Challenges of directing Thrones

NEW YORK •British director Miguel Sapochnik, 42, did not start working on Game Of Thrones until the fifth season, but he had since overseen several of the show's best episodes.

These include the zombie-raid extravaganza Hardhome, in Season 5, and the final two last season, all of them game-changing instalments. Battle Of The Bastards, the penultimate show of Season 6, featured a thrilling dragon attack and, more notably, the show's most complex and exhilarating military clash to date.

The effort was worth it: The episode netted Sapochnik his first Emmy nomination.

He is not directing any episodes next season.

He recently discussed battling the sun and why tumbling horses cannot compete with 14-foot (4.3m) poles. Here are edited excerpts.

What's the hardest thing about directing a series with an established story and tone?

I was looking for "What's the formula here?". There was a very David Lean kind of approach to it. It was traditional, in a way, and it was naturalistic in some respects, even though it was fantasy. It's part of the function of storytelling, which is presenting a world that has fantastic elements, but not making a big deal out of them.

How so?

You couldn't do Hardhome and not go hand-held. We didn't have the time to shoot that size of show without having the freedom to move around with a camera and, also, creatively, to help form the feeling of chaos. It became a conscious choice that happened once the fog comes rolling in and the White Walkers appear. It helps set up the panic the Wildlings are experiencing. Once that worked on Hardhome, it was much easier to get into that idea in Battle Of The Bastards.

You've said the big clash was the most logistically complicated thing you've worked on.

It was death by a thousand cuts - lots of things to do and lots of things to keep in mind. A simple but amazingly complicated aspect was the fact that we were lighting with sunlight. That seems totally normal - but what I didn't realise is the sun rises in the east and sets in the west. (Laughs.) So the directions you shoot in the morning and in the afternoon are opposite to each other and we had to change the schedule to accommodate where the sun was at any one point.

Do those challenges end up improving the result?

At least 50 per cent of the time, they make it better. The example I keep coming back to is the sequence where Jon Snow gets crushed by his fellow troops and has that dying and rebirthing moment. Which really came as a result of the fact that it rained and the pitch got completely waterlogged and it slowed everything down. So I consulted with David (Benioff) and Dan (Weiss, the creators and showrunners) and said: "I think I can complete the sequence if I can go off script and shoot this idea instead, because it's more containable and it's not dependent on the weather." And they said yes and it ended up being a very personal moment for Jon Snow.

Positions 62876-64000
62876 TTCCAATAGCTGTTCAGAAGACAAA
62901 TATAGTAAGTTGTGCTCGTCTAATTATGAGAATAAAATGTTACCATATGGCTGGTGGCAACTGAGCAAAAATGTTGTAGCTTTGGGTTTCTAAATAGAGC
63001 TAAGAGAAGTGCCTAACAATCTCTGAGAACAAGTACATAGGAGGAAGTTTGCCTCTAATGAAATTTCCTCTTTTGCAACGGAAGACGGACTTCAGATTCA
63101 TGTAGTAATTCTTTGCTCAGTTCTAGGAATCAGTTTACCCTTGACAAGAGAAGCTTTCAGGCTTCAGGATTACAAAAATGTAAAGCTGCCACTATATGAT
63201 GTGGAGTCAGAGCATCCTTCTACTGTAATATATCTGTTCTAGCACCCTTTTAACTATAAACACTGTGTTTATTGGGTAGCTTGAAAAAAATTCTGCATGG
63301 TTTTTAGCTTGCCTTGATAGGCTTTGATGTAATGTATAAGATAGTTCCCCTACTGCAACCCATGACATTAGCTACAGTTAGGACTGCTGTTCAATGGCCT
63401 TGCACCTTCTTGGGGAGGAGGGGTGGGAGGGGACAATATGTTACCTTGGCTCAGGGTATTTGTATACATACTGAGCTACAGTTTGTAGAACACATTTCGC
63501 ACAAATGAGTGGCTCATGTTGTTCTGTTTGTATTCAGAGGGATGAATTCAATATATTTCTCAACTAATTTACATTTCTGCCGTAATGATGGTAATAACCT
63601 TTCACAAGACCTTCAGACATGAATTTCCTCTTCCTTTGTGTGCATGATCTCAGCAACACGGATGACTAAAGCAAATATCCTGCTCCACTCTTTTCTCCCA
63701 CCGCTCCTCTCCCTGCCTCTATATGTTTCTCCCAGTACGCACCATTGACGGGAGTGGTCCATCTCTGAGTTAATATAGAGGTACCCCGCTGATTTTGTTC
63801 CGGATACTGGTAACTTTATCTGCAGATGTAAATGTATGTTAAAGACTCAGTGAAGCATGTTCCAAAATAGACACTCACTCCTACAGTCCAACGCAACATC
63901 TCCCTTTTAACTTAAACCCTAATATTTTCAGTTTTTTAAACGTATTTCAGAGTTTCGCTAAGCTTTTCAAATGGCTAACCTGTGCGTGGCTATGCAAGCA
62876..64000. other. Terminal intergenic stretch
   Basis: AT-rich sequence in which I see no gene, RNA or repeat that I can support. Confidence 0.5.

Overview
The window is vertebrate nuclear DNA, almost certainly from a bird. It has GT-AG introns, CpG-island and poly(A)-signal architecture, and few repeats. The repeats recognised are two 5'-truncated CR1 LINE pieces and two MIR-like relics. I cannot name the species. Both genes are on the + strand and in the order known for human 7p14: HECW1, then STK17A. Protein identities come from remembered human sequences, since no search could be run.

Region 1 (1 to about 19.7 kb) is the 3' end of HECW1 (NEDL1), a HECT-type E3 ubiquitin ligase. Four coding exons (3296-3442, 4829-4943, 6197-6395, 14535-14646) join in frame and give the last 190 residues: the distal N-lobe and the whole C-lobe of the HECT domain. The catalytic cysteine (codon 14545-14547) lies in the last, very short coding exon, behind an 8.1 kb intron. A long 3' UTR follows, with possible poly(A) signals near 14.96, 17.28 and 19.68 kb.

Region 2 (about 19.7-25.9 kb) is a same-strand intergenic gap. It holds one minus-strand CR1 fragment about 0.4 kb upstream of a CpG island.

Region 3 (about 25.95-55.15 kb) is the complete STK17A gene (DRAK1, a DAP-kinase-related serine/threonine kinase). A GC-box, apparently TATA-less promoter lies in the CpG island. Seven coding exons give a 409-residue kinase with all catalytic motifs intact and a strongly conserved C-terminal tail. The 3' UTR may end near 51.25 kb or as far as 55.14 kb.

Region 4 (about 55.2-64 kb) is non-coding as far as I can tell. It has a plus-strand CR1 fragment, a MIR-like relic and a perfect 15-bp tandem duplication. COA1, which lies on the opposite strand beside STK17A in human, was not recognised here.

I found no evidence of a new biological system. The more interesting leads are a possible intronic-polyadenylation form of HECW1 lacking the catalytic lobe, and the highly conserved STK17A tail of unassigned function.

What was the toughest thing you had to depict?

Having 3,000 horses running at one another, especially after we discovered that horses cannot touch one another. It's illegal - it's a very valid rule about protecting the horses. So the very thing we were trying to do was not allowed. And we had only 70 horses.

What was the solution?

You would have one guy run into the frame and then the horse rider would pull the horse, which means make the horse fall and lie down on its side. Later we would digitally superimpose another CGI horse and make it seem like it had impacted the live one.

Pulling horses down, you can do. It's about turning their necks in a certain direction and then having two guys with a rope wrapped around the front two legs - they pull the rope and then it allows them to fall very painlessly onto a bedded mulch base. But horses are smart, so after a couple of times, they won't let you.

Which is harder to deal with? Horses or dragons?

Luckily, the dragons aren't there. The dragon on set is essentially a 14-foot green pole with a little green ball on the top of it. More often than not, it was me swinging it around and shouting cues for people to know the dragon was passing over them; the ball was there for an eye line. Amazingly, somehow when the "dragon's" on set people get excited. They all know what the dragon looks like, so it's not hard to get the excitement level up. Everyone loves horses, but we've seen them before, so they're not as thrilling.

NEW YORK TIMES

A version of this article appeared in the print edition of The Straits Times on August 31, 2016, with the headline 'Challenges of directing Thrones'. Print Edition | Subscribe